The Heroine’s Journey by Gail Carriger is about the ancient mythic Heroine’s Journey, what it is, how it differs from the more studied Hero’s Journey, and why it’s important for both writers and readers/pop culture consumers to know about, all told in a witty and snarky manner.
Gail Carriger is one of my very favorite fiction authors and in The Heroine’s Journey she goes into what makes her books, and many other stories, so popular and beloved. Topics include The Heroine’s Journey itself, of course, some of it’s foundational myths, it’s messages and themes; why the Heroine’s Journey is important; specific points in how and where it differs from the Hero’s Journey; how the Gothics got involved and what effect they had; how to play with archetypes and tropes (neither of which make a story bad—they’re just patterns); and a practical guide to How To Write Like A Heroine.
The Heroine’s Journey is written not just for writers, but also for readers/watchers/listeners, so people can recognize better what they like and crave out of a story. It’s an easy, fast, informative, and fun read. I’m going to re-read The Heroine’s Journey several times, after my sister gets done reading it. I also bought a copy for my best friend. Go read it and enrich your life.
No Time to Spare is the curated and collected blog posts of Ursula K. Le Guin. Thoughtful, fun, rebellious—Le Guin’s musings are all of these things and more. Le Guin began blogging in her eighties, and the collected posts run from 2010 to 2016. The posts aren’t in chronological order, but rather are arranged according to theme, in sections. Thoughtful and thought-provoking, scattered with musings on her new cat, many of Le Guin’s observations are even more pertinent now than they were when she wrote them. I thoroughly enjoyed No Time to Spare and recommend it to fans of Ursula K. Le Guin and to those who’ve yet to discover her. I’ve known about Le Guin for some time but this is the first book of hers I’ve read, and now intend to read many more.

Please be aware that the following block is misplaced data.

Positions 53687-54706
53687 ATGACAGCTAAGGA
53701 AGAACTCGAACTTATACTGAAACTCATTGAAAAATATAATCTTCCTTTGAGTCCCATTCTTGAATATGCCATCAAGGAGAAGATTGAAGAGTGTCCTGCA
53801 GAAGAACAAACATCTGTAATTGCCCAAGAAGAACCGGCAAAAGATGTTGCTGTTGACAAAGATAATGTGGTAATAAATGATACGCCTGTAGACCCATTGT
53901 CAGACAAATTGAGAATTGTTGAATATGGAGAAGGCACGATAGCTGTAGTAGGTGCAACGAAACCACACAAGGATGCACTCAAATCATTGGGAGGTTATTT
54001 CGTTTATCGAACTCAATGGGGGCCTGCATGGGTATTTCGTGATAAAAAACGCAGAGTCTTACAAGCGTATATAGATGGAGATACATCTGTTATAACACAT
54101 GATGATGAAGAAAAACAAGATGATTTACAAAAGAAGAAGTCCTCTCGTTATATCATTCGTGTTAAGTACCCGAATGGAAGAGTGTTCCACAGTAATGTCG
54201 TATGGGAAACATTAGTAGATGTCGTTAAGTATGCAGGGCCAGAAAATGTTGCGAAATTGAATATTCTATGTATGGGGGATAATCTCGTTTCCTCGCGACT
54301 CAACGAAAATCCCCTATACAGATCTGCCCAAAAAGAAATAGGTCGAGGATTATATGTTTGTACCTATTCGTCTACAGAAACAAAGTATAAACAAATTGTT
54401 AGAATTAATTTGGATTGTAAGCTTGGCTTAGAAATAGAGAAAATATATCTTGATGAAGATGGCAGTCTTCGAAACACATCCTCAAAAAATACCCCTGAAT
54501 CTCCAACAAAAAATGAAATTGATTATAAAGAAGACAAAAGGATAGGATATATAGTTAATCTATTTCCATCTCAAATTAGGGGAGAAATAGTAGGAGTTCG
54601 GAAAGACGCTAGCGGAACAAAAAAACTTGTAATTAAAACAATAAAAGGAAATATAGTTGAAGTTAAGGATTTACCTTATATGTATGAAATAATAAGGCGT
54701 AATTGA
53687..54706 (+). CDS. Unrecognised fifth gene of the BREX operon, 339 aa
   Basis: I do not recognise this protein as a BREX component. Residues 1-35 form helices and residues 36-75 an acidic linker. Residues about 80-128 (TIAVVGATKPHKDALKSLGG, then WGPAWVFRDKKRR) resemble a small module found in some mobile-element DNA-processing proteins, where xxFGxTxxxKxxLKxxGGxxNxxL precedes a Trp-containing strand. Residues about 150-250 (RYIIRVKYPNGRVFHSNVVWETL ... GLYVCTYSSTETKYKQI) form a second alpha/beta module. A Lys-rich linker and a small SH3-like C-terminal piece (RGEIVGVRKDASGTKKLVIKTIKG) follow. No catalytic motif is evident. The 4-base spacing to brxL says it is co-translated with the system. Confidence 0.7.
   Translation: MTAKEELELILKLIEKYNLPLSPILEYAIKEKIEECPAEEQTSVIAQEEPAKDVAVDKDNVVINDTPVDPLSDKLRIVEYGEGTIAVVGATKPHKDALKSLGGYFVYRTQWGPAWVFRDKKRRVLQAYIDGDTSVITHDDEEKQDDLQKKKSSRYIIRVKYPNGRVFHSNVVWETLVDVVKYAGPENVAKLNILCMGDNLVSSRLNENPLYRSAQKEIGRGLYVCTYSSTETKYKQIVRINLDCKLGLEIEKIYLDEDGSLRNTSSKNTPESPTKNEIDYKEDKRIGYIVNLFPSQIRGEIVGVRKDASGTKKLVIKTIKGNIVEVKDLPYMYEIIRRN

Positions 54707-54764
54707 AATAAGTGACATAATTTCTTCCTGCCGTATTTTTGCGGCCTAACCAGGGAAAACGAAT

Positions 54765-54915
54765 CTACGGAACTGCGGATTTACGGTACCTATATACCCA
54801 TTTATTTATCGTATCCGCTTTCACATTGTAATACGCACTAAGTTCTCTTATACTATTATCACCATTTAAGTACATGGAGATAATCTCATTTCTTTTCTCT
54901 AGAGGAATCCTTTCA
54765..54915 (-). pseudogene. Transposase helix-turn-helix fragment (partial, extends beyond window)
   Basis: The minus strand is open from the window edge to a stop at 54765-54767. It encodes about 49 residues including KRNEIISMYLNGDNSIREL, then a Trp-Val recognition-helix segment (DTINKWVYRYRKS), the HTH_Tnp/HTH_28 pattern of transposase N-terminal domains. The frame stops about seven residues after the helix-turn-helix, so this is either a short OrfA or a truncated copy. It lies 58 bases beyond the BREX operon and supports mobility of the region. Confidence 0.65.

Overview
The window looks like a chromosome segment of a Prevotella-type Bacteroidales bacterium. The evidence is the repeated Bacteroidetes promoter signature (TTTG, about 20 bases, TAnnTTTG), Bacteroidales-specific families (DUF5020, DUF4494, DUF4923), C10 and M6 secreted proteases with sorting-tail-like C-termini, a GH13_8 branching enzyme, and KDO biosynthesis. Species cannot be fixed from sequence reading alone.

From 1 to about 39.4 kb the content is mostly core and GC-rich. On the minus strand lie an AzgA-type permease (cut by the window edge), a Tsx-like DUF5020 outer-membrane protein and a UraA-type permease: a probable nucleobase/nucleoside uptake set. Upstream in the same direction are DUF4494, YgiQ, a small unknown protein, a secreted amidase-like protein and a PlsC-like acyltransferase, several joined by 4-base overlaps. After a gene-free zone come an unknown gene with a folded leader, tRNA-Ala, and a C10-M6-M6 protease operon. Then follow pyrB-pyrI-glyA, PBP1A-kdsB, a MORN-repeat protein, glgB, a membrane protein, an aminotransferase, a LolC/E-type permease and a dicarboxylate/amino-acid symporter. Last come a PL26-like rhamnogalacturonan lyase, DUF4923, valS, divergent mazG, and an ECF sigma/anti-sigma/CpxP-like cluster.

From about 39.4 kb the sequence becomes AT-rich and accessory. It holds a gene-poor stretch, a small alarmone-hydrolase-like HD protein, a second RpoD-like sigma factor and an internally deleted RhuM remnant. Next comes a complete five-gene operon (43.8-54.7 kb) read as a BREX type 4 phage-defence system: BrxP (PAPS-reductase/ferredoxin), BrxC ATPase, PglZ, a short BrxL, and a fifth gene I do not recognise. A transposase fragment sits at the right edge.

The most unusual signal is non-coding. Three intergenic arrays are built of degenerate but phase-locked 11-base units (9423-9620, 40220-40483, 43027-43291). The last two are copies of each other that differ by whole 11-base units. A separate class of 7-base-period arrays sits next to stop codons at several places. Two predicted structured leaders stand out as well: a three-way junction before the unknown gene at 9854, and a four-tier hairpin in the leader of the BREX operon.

The Gentleman’s Guide to Vice and Virtue by Mackenzi Lee, is a YA (young adult) historical gay romance with a happy ending. Told in present tense, first person perspective. Monty, a young English Lord, is about to embark on his Grand Tour with his best friend and secret crush, Percy, a mixed race Peer. Along the way, they’re to drop off Percy’s sister, Felicity, at finishing school (no, not that Finishing School). But when Monty, in a fit of pique, steals something from the Duke of Bourbon, it sets off a chain of events that will see the party beset by highwaymen, pirates, and alchemists.
Monty and Percy have always been close but these last few years have seen Monty fall in love with Percy. Monty is a rake extraordinaire, flirting with and often bedding any young woman or man who takes his fancy. But with Percy it’s different. With Percy it’s love. Of course, Monty’s last affair with love saw him thrown out of school and beaten bloody by his father when it became known that his love was another boy. But Percy is worth the risk—if only Percy will realize Monty’s feelings are more than a fling. Continue reading “The Gentleman’s Guide to Vice and Virtue—Worth the Wait”→
Grave Importance, by Vivian Shaw, is the third and final book in the Dr. GretaHelsing series. Greta has been called in by a friend to temporarily run Oasis Natrun, an exclusive health clinic for mummies. Something is causing the patients to black out and it’s up to Greta to find out what. There’s also the matter of her best friend being cursed and needing to be taken to Hell, Sir Frances Varney proposing, and reality itself coming under attack.
1—The Whole Gang
All my favorite characters show up. Greta, of course. The vampire Ruthven and the vampyre Varney. But also the vampires Grisaille (who’s now Ruthven’s sweetie) and Emily from the second book. And from the first book there’s Cranswell—Ruthven’s friend who works at a London museum—and Nadezhda, Hippolyta, and Anna, Greta’s team at her London clinic. Not everyone gets a starring role, of course, but they’re all there. And there are new people to meet too—mummies, and angels, and Dr. Faust himself.